Guilty. I feel guilty that I have a blog and haven't contributed to it for seven months. Guilty that all my pals on Facebook post cool pictures, while the last shots I uploaded were of Fourth of July fireworks—from 2007. Guilty that I haven't Dugg anything since, well, ever.
It's not that I don't like social networking—I adore it. I love the way it transforms my ragged circle of contacts and acquaintances into something approaching a community. Every site becomes a personalized small town where strangers don't stay that way for long. I'm fascinated by the quirks and preferences my "friends" reveal through comments, status reports, and alerts.
That's where my guilt comes in. Because of time constraints and just plain reticence, I worry that I'm snatching morsels from the information food bank without making any donations. Instead of healthy, reciprocal participation, I'm flirting with parasitic voyeurism.
So, driven by guilt, I try to pitch in. I post Facebook status reports, send iPhone snapshots to Flickr, link my Netflix queue with FriendFeed. But as my participation increases, I invariably suffer another psychic downside of social networking: remorse.
The more I upload the details of my existence, even in the form of random observations and casual location updates, the more I worry about giving away too much. It's one thing to share intimacies person-to-person. But with a community? Creepy.
NYU lecturer and Wired correspondent Clay Shirky notes in his 2008 book, Here Comes Everybody
, that sharing personal information on social networks is not the same as broadcasting. It's more like dishing with close buddies in a mall food court.
The latest source of my dilemma is Twitter, which lets you spit out real-time reports about what you're thinking and doing. It's fun to track the digital ejaculations of selected Twitterati. But a couple thousand people signed up unsolicited to follow my tweets. And I feel guilty when not serving this hungry crowd—remorseful when I am.
Since I don't know many in this mob, I try not to be personally revealing. Still, no matter how innocuous your individual tweets, the aggregate ends up being the foundation of a scary-deep self-portrait. It's like a psychographic version of strip poker—I'm disrobing, 140 characters at a time.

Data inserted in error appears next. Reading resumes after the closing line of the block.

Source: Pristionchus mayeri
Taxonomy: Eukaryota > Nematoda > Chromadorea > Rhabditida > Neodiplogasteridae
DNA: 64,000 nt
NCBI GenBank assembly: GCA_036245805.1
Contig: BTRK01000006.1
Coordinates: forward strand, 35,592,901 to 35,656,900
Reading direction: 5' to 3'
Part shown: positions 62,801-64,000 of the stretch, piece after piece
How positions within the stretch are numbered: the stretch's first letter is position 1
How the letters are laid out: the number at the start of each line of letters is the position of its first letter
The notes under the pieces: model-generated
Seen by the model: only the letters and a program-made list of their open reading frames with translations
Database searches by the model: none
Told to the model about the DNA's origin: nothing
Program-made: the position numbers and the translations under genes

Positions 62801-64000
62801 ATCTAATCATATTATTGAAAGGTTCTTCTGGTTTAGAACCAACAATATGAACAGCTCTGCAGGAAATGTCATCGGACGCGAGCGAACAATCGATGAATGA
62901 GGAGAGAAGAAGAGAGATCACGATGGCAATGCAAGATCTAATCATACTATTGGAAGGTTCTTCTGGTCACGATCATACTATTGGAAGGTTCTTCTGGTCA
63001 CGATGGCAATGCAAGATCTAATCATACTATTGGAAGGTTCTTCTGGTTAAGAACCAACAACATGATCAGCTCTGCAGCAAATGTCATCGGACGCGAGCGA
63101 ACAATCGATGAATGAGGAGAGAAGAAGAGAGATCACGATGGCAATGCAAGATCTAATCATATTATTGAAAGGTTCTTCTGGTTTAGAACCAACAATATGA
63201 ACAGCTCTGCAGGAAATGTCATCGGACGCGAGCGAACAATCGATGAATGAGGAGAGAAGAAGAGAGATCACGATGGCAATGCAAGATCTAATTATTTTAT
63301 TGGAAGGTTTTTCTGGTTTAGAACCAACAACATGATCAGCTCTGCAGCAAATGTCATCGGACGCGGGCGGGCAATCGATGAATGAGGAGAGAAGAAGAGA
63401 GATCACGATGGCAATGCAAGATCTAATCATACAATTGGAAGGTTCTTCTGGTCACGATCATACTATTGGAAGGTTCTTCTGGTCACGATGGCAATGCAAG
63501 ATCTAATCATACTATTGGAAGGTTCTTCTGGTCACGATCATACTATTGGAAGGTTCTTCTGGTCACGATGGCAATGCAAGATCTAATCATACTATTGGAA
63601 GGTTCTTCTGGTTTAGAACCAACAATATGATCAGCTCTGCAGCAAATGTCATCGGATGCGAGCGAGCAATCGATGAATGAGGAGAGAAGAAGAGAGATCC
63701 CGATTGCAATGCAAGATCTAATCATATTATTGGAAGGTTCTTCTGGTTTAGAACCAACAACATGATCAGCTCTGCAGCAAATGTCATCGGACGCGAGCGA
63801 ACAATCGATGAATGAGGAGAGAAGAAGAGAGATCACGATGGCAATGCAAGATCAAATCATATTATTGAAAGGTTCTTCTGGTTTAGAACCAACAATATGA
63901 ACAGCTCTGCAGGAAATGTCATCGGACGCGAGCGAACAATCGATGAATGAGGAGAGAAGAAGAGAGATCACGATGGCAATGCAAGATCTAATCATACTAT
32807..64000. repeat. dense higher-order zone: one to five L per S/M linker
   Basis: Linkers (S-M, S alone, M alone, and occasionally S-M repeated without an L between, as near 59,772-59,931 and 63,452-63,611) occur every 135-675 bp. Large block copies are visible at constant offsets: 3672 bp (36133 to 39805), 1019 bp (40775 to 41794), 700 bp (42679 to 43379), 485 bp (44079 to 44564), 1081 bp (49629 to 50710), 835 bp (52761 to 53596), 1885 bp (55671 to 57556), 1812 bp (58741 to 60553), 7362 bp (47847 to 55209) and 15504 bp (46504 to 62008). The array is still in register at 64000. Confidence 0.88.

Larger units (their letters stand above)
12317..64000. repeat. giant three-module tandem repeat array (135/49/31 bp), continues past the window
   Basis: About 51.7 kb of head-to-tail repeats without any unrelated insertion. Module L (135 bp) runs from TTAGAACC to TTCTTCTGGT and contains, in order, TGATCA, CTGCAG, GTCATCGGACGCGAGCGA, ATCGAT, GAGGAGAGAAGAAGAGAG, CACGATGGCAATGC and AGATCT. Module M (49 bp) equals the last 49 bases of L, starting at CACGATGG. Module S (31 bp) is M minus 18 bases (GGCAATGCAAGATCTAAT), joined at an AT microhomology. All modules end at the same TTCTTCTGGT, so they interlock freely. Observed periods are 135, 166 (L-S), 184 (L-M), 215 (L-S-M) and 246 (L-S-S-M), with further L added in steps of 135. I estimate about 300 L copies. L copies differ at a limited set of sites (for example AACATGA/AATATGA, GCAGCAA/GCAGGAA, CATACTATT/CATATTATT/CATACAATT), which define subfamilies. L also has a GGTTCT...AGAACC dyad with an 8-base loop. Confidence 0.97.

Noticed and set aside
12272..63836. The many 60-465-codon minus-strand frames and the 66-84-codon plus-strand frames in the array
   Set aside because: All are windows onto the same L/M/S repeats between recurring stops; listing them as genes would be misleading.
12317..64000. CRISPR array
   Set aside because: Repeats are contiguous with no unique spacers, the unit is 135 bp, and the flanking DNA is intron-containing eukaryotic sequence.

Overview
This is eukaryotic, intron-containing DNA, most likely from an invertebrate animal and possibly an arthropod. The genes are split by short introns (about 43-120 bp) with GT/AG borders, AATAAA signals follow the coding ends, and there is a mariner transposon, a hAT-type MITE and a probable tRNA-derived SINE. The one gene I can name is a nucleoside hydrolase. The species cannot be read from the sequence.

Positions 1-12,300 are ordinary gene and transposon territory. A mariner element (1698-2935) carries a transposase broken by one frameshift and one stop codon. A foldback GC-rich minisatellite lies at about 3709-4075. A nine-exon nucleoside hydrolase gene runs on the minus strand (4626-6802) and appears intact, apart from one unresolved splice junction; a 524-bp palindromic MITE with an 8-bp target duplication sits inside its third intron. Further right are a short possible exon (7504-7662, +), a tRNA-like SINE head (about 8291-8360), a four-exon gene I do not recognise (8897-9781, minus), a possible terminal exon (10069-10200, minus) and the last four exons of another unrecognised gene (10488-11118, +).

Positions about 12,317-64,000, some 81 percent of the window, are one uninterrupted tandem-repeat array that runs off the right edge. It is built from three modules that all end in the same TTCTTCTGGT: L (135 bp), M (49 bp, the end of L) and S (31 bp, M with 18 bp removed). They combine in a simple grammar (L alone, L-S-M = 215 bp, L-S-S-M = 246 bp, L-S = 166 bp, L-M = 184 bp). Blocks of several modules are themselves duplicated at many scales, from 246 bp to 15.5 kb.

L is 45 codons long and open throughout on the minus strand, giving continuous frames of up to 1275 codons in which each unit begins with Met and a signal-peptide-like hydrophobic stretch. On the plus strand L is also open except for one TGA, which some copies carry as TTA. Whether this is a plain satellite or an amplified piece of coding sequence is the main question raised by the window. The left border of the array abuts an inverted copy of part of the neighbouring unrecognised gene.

Every so often, I get a glimpse of the effects of tossing all this personal confetti to the winds. In November, I attended an industry conference, and so many people congratulated me on the Phillies World Series win that I felt like Chase Utley. How did they know I'm a Phillies fan? Duh, they read my dispatches from Citizen's Bank Park during game four. And if they're still following, they also know about my son's college plans, my recent travel itinerary, and the fact that I filed this column late.
We hear a lot about privacy violations by Big Brother and Little Brother. But what if the fault lies not in our siblings but in ourselves? For a reality check, I called Marc Rotenberg, head of the Electronic Privacy Information Center and an utter hawk when it comes to protecting personal data. He told me to relax. "One aspect of privacy is the ability to project yourself as you choose," he says. Services like Facebook and Twitter are strictly opt-in, so as long as the information isn't divvied out to marketers, Rotenberg is OK with it: "That is freedom."
So now I'm feeling guilty—for being remorseful. Maybe I should complain about it in my next tweet.
Want to add to Steven Levy's already heavy psychic burden? Follow his comment stream on Twitter at twitter.com/stevenjayl.
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